Farewell faint-hearted: Bugs are the way of the future


At this month's Fine Food Australia Show held in Sydney, we overcame our squeamish stomachs to listen to Skye Blackburn convince us bugs are the way of the future.

It is fair to say that Skye is the face of edible insects in Australia. No, she doesn't have eight eyes and an antenna: she is a qualified entomologist turned food scientist, who is spearheading the movement of sustainable eating for the future.

Skye founded 'Butterfly' in 2007, adding edible insects to her butterfly farm after a visit to Thailand in 2008. Skye's talk opened with some pretty humbling facts. By 2050, the world's population will be pushing 9 billion people, a number we will be unable to feed if we continue on our current modes of production. The world will need to be producing 70% more meat, lose 30% arable land, and around 1 billion people will be left without clean drinking water. It's a predicament the world leaders have been grappling with for years: how can we feed more people, in a safer and more sustainable manner? The answer might be smaller than you think.


Creepy crawlies. Insects. Beetles. Mealworms. Whatever you want to call them, you should know that before long, they're going to be your dinner. And with good reason - it was shocking to hear about their exceptional nutritional capacity, for edible insects are made up of 68.5% protein, contain three times more iron than spinach, three times more potassium than bananas, and two times more calcium than milk.

Not only that, but farming these crunchy little super foods is infinitely easier than rearing livestock or farming crops, and is better for the environment, too. Whilst it takes 4,000 litres of water to end up with 200g of meat, it takes just 1ml of water for the same amount of cricket protein. Crickets have only a 6 week life cycle, and in that time will lay between 800 and 1,200 eggs. They can be farmed in stacked boxes, and feed off your veggie scraps for sustainable food cycle. Edible insects are a fast, easy, and cheap way to eat.

If you're still not yet convinced, then maybe you can be tempted by the culinary skills of Australia's top restaurants, who are lining up to add bugs to their menu. Why not try the chilli and garlic crickets at El Topo, or the ant tartare at Noma? In fact, you might be eating bugs already and not already know - one of Skye's best selling items is 'cricket protein powder' which is virtually tasteless and is added to everything from protein balls to seasoning mixes.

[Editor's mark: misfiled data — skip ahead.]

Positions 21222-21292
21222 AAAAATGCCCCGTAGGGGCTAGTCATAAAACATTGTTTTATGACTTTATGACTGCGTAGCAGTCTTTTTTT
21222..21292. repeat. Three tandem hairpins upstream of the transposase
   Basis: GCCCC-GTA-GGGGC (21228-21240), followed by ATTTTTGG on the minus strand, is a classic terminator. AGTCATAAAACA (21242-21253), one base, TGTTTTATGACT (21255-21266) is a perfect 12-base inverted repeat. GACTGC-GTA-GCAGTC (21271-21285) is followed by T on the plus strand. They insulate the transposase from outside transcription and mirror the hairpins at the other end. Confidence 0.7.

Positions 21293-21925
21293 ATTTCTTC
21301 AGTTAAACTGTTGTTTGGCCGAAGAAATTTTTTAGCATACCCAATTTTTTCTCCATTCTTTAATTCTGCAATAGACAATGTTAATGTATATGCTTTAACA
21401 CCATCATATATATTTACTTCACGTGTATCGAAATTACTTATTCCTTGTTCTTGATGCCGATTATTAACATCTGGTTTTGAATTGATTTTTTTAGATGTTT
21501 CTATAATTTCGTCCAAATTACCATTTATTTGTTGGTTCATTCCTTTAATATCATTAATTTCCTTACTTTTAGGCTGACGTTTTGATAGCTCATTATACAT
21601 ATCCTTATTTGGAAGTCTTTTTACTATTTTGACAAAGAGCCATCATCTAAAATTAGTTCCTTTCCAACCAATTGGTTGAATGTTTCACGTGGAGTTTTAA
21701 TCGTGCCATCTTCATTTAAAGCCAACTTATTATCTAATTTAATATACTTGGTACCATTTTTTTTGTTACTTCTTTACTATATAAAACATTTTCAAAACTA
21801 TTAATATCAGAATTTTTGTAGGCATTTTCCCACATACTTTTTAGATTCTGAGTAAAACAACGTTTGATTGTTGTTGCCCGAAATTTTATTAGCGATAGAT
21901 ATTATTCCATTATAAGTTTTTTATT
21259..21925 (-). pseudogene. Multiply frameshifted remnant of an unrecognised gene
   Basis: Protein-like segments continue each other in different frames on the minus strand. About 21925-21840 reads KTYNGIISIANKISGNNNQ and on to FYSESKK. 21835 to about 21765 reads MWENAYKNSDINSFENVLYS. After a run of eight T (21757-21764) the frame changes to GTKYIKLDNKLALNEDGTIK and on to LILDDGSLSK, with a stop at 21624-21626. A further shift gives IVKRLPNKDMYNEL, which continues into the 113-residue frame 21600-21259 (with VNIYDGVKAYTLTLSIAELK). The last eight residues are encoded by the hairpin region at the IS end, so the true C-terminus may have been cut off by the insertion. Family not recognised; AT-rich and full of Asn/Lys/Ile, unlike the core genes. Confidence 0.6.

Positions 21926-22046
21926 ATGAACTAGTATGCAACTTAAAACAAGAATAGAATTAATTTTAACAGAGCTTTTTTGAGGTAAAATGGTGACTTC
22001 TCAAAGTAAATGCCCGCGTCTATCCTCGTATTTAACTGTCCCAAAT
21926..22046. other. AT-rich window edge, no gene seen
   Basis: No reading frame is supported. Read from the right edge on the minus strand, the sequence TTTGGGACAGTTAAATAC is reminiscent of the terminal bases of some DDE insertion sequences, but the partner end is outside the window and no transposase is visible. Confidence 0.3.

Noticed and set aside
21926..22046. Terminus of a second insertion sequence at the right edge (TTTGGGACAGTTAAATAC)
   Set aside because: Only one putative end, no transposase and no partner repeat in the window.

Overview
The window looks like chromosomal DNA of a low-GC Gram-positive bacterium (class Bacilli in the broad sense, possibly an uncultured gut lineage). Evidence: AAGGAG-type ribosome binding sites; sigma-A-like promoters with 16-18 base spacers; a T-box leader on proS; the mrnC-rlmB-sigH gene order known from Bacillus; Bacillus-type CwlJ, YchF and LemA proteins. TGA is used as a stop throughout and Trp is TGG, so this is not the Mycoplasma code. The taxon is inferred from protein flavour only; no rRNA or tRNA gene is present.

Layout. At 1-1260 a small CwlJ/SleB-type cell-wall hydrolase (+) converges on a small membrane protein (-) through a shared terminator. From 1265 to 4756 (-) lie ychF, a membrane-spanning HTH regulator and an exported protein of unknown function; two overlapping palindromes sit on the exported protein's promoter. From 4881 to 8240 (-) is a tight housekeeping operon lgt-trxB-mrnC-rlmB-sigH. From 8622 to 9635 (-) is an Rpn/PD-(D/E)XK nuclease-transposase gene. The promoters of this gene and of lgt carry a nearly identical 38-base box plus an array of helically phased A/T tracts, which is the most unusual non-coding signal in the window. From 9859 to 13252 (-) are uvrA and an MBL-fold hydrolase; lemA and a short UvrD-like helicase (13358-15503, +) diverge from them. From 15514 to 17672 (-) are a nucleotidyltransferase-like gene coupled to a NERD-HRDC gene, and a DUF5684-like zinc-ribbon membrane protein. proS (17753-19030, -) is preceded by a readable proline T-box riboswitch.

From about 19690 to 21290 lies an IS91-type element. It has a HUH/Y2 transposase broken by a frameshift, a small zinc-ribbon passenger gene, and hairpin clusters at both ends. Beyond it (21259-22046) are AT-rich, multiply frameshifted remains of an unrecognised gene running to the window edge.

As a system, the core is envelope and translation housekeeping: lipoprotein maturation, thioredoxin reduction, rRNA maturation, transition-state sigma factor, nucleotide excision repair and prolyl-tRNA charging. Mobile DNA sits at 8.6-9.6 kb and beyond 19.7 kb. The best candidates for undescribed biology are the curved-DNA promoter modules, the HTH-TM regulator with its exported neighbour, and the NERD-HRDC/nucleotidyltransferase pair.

One of the biggest concerns Skye addressed was hygiene: what makes an insect 'edible', and how do we know they're free from germs? The answer was in the nature of her insect farm - which is really less of a farm, and more of a laboratory. The insects are fed a specific diet to bolster their protein capacity, and are bred in sterile environments far from any other, well, bugs. Her farms employ a closed circle of production, in which restaurants send her their organic food scraps in return for a new shipment of bugs. They are super clean, full of goodness, and are actively reducing food waste.

Midway through her talk, Skye reached the question we all were dying to know: what do bugs taste like? Surprisingly, not at all like chicken. Crickets, she assures us, have little to no taste, whilst ants have a sour zing to them, almost like a citrus flavour. Mealworms, on the other hand, have a strong nutty flavour to them (apparently not unlike walnuts) with an oily aftertaste - making them perfect for banana bread, we're told!

Note from author: I tried some of the chilli and garlic crickets that were on offer. They tasted like...well, they tasted like chilli and garlic. Promise.

As our planet continues to grow at an unprecedented rate, it's up to all of us to start making small changes in how we live to be become a more sustainable society. Introducing insects into your diet, or your restaurant's menu, is a great way to reduce your meat intake whilst bolstering your daily protein. As Skye reminds us, only 20 years ago the concept of sashimi was completely foreign to the average Australian, whilst 50 years ago pasta was far from the family dinner staple it is today. So clear some room in the pantry, people: bugs are taking over, and this time the exterminator WON'T be needed.

Visit Skye's Edible Bug Shop to find out more www.ediblebugshop.com.au or email bug@ediblebugshop.com.au

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